Tics are often preceded by a feeling or sensation that has been termed an urge. The urge that precedes the tics is felt to be completely involuntary and may be the driving force for the tic to occur. Interesting, medication used to treat tics often decreases the urge as well. This urge is a unique feature that distinguishes tics disorders from other movement disorders such as chorea, myoclonus or dystonia. The urge or warning, allows people to suppress or “hold in” the tics. However, not everyone reports the presence of this urge or warning.
What is the premonitory urge?
The warning or premonitory urge associated with tics disorders may take many forms. It is usually a sensation or feeling. Descriptions include an “urge to move”, an impulse, a feeling of “having to do it”, increased tension, anxiety, pressure, fullness, a feeling that something is not “just right”, an ache, itching, tingling, burning, numbness, and cold. The urge may be very brief (less than one second) or more prolonged. In many cases the feeling is very difficult to put into words.
Suppression of the tics usually makes the urge feeling worse and expression of the tic usually temporarily reduces the urge feeling. In younger children, they often do not describe the warning urge, but are still able to suppress the tic implying that they may have some sort of warning feeling that the tic is coming.
Does everyone get the urge to tic?
In studies of older children and adults with Tourette syndrome about 80 to 90% of people describe a premonitory urge occurring some of the time but not with every tic. Only 1/3 of people describe that every tic is associated with a preceding urge. Therefore, in most people the warning urge only occurs some of the time. There are many theories as to why this might occur. It may be that not all tics are associated with urge feelings; it may be that the urge is so brief that the person is not aware of it; or it may be related to attention.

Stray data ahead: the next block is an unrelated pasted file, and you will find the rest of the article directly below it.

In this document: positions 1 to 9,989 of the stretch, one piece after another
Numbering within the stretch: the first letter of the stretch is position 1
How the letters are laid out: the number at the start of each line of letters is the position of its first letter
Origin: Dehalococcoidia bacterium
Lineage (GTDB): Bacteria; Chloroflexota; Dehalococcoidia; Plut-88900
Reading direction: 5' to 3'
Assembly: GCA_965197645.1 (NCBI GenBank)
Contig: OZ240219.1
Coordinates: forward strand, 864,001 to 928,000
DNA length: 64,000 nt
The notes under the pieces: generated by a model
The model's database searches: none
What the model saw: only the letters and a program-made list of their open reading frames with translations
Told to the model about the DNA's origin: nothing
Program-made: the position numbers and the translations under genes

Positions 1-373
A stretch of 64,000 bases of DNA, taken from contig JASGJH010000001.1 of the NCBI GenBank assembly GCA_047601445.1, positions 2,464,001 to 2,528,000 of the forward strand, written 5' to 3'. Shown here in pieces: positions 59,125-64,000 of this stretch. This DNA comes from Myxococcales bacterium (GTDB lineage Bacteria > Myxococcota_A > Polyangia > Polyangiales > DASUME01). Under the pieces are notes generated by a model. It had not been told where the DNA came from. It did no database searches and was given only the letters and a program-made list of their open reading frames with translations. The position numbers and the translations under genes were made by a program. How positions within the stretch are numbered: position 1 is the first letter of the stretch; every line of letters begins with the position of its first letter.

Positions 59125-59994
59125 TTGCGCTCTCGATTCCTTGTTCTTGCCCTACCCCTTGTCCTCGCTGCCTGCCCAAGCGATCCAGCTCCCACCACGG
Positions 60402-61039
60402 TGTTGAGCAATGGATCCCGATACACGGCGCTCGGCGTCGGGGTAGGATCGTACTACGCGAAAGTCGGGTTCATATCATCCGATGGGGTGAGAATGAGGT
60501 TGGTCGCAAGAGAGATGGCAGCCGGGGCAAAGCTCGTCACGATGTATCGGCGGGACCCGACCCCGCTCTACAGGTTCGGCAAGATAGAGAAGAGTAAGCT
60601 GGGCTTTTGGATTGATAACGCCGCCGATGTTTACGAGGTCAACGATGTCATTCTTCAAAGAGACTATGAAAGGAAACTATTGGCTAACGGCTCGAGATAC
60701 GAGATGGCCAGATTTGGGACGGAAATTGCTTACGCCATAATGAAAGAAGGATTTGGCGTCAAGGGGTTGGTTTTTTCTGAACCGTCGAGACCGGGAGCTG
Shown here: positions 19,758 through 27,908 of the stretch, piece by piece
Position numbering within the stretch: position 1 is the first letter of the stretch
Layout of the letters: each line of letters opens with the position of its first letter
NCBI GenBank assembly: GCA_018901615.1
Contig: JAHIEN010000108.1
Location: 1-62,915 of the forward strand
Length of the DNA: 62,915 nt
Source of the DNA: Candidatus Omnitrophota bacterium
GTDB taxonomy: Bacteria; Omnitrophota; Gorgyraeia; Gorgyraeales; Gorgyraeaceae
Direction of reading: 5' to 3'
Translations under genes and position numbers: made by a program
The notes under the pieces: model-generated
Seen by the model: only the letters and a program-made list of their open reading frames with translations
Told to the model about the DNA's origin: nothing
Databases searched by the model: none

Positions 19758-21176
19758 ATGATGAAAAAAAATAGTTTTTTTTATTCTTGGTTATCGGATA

In children less than 10 years of age, the rate of urge is much lower and very inconsistent. The typical age of onset of tics is 6 or 7 years of age and it has been found that children do not report having the urge feeling until 10 years of age. It is not known if that is because the urge develops as the disorder progresses or if the child becomes more aware of the urge feelings as they age. It is also postulated that young children may not have the vocabulary to describe the urge. Regardless, younger children generally are not aware of having the urge occur before the tic.
Are these movements still considered tics if there is no associated urge?
The short answer is YES! As stated above, not every person experiences a warning urge and most people do not experience a warning urge with each and every tic. If the movements behave otherwise like tics, then that is probably the best explanation. However, if the movements are never associated with an urge and are never suppressible, then other neurological disorders should be considered.